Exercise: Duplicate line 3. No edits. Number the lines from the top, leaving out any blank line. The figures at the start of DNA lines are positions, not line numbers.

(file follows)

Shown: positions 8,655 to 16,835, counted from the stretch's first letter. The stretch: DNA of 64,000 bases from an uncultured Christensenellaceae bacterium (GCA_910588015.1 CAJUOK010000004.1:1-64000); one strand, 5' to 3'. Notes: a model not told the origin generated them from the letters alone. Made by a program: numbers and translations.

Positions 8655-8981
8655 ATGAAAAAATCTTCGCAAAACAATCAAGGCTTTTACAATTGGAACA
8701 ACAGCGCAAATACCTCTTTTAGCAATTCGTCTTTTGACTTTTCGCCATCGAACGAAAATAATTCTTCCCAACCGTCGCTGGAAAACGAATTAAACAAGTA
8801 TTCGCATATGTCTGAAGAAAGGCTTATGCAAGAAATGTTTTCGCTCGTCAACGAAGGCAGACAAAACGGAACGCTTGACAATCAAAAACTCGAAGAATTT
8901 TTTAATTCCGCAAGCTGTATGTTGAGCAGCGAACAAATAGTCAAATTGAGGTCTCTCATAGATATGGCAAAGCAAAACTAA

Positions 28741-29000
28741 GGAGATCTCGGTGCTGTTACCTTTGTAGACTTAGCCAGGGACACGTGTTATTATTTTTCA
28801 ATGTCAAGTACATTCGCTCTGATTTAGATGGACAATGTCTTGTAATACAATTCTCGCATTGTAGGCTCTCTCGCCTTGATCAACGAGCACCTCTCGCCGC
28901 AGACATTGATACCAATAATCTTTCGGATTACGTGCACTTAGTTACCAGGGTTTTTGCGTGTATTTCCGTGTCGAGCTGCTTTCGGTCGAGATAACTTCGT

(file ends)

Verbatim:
8655 ATGAAAAAATCTTCGCAAAACAATCAAGGCTTTTACAATTGGAACA